Native New Yorker Frederic Remington, in the eyes of many, has become synonymous with realistic portrayals of the Old West. “His impressive paintings, drawings and works of sculpture of the early day frontiersmen, cowboys and Indians are today well established as pictorial documentations of the most colorful and virile, as well as the most popular, chapter in American history,” wrote Western art authority Harold McCracken. Remington’s mastery of the genre and his ability to bring to life the images of the people and places that shaped the frontier is readily apparent.
‘I knew the wild riders and the vacant lands were about to vanish forever…and the more I considered the subject, the bigger the forever loomed. Without knowing how to do it, I began to record some facts around me, and the more I looked the more the panorama unfolded’
Take, for example, Remington’s Border Patrol, an oil-on-board painting on display in the Western History and Genealogy Department of the Denver Public Library. The painting, also known as Arresting Cattle Thieves, first appeared in print in the April 25, 1889, issue of The Youth’s Companion magazine, illustrating the article “Cattle Thieving in Texas.” Remington rendered it en grisaille (French for “in grayness”), a style of painting executed either entirely in or near monochrome, which made it easier for engravers to duplicate an artist’s work for print publication.
In the mid-1880s, when Remington launched his art career, an engraver had to make separate printing blocks for illustrations to accompany the blocks of text for publication. The process required the engraver to etch copies of an artist’s work. Using a small, sharp steel tool called a burin, the engraver created a mirror image of the illustration on a wood block or metal plate. A printer then rolled ink across that wood block or plate and ran it through a press to transfer the image onto paper.When an artist worked en grisaille, the engraver did not have to guess which shade of gray to translate each color via the etching process, leaving less room to misinterpret the original.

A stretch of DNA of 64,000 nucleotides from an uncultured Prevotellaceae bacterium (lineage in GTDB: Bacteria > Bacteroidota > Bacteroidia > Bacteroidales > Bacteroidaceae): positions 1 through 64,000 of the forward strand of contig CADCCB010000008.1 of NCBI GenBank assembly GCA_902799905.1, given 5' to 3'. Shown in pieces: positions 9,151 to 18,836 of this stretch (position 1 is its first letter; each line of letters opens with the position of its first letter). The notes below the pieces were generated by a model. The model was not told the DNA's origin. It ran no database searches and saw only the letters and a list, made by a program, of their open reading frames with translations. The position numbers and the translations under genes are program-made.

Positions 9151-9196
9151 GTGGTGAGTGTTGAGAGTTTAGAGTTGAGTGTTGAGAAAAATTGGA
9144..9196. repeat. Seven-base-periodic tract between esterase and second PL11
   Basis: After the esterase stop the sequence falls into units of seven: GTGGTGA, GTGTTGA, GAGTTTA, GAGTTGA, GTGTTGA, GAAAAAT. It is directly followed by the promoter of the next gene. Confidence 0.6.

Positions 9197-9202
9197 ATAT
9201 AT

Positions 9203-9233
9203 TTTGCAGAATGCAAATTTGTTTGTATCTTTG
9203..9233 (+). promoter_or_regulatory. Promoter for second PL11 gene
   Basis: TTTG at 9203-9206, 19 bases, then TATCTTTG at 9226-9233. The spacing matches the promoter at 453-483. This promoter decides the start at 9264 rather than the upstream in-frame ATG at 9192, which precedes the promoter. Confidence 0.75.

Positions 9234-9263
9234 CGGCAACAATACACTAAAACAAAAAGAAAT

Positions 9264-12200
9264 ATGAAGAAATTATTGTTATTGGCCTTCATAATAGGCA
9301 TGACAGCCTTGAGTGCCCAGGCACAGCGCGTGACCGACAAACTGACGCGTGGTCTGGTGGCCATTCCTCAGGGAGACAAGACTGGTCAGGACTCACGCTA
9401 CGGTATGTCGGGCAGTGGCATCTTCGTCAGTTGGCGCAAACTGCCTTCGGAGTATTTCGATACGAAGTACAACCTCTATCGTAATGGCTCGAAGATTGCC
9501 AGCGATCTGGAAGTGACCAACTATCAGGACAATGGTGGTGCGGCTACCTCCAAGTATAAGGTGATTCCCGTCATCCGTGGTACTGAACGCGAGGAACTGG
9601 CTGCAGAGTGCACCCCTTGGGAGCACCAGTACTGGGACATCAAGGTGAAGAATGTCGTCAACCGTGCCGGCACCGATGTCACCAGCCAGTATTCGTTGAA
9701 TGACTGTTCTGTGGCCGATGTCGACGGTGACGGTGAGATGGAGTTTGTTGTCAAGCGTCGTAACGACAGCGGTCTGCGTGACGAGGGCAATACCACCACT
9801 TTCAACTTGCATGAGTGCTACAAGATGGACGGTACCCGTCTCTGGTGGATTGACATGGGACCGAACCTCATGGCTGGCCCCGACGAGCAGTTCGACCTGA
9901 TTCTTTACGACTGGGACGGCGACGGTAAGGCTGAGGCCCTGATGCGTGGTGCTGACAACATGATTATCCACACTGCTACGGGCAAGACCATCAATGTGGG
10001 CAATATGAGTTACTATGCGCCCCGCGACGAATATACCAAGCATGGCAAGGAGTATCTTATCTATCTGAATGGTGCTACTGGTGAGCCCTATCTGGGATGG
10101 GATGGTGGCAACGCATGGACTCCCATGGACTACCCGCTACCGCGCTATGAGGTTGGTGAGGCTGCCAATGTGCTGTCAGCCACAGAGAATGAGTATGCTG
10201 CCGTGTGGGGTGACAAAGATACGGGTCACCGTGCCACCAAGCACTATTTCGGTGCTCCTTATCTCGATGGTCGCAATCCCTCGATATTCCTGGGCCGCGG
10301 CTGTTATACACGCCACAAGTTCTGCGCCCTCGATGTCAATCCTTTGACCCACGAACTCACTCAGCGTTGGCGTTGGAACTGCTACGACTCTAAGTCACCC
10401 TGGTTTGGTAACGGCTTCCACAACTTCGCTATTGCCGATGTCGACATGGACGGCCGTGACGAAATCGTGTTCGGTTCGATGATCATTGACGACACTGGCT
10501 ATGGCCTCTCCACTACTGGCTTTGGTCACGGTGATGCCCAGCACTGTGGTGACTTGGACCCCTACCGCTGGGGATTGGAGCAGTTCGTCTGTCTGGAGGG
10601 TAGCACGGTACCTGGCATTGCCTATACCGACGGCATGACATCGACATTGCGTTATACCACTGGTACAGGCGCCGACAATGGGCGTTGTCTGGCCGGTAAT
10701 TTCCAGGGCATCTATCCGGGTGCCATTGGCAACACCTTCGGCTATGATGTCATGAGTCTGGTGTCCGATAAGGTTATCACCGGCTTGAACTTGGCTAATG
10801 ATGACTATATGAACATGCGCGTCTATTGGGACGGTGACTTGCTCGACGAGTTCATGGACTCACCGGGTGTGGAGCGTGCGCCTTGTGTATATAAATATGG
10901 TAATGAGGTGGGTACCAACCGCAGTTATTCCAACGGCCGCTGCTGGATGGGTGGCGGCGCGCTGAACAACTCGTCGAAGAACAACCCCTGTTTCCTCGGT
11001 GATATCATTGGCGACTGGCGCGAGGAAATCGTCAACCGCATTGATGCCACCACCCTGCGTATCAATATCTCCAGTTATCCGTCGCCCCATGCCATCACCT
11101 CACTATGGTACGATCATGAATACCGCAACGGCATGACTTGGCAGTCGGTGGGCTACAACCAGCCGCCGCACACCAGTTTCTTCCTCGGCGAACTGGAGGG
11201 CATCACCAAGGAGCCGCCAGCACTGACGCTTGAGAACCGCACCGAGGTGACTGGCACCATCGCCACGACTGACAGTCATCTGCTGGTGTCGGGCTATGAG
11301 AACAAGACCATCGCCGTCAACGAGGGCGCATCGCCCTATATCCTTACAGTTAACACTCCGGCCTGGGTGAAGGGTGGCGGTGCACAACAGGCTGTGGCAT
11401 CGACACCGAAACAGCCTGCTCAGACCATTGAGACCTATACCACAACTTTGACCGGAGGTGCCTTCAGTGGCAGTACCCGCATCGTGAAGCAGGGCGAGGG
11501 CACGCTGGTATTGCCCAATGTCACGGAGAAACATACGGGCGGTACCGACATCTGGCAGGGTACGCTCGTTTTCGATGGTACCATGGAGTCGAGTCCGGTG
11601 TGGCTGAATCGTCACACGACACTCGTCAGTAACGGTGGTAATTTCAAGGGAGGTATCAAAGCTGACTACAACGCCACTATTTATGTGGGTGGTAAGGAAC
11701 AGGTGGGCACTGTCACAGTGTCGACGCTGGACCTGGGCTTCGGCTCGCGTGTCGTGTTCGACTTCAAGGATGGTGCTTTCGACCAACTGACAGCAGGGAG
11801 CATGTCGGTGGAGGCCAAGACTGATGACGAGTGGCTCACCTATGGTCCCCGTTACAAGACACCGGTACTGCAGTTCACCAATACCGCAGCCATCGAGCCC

Over the course of his art career Remington defined himself and his painting style in five distinct periods. The first period he spent working as an academic fine art painter with an unabashed European style, yet his subjects and treatments made Remington stand out even in that well-worn niche. By his late 20s he was receiving praise for his depictions of rugged American frontier life.
After his productive second period as an illustrator working en grisaille, Remington entered the third phase of his career, focusing on the use of color and light in his paintings while maintaining his commitment to figure and narrative painting. At the turn of the century, with a generous contract from Colliers, he rendered a number of well-regarded masterworks in color.
In the fourth phase of his career Remington experimented with the subject matter of his paintings, turning his attention from figurative works to landscapes. The final stage, in which he experimented with symbolism to further critical acclaim, played out in the final years of his relatively short life. In 1909 Frederic Remington died at age 48 after an emergency appendectomy.
By then Remington’s exposure in magazines and books had spread his fame worldwide. The artist produced more than 3,000 signed flat works and thousands of illustrations (many en grisaille, ink wash and gouache) for reproduction in publications. The authenticity of his renderings of military scenes and frontier life rises to the forefront even when reproduced in the simplest shades of gray.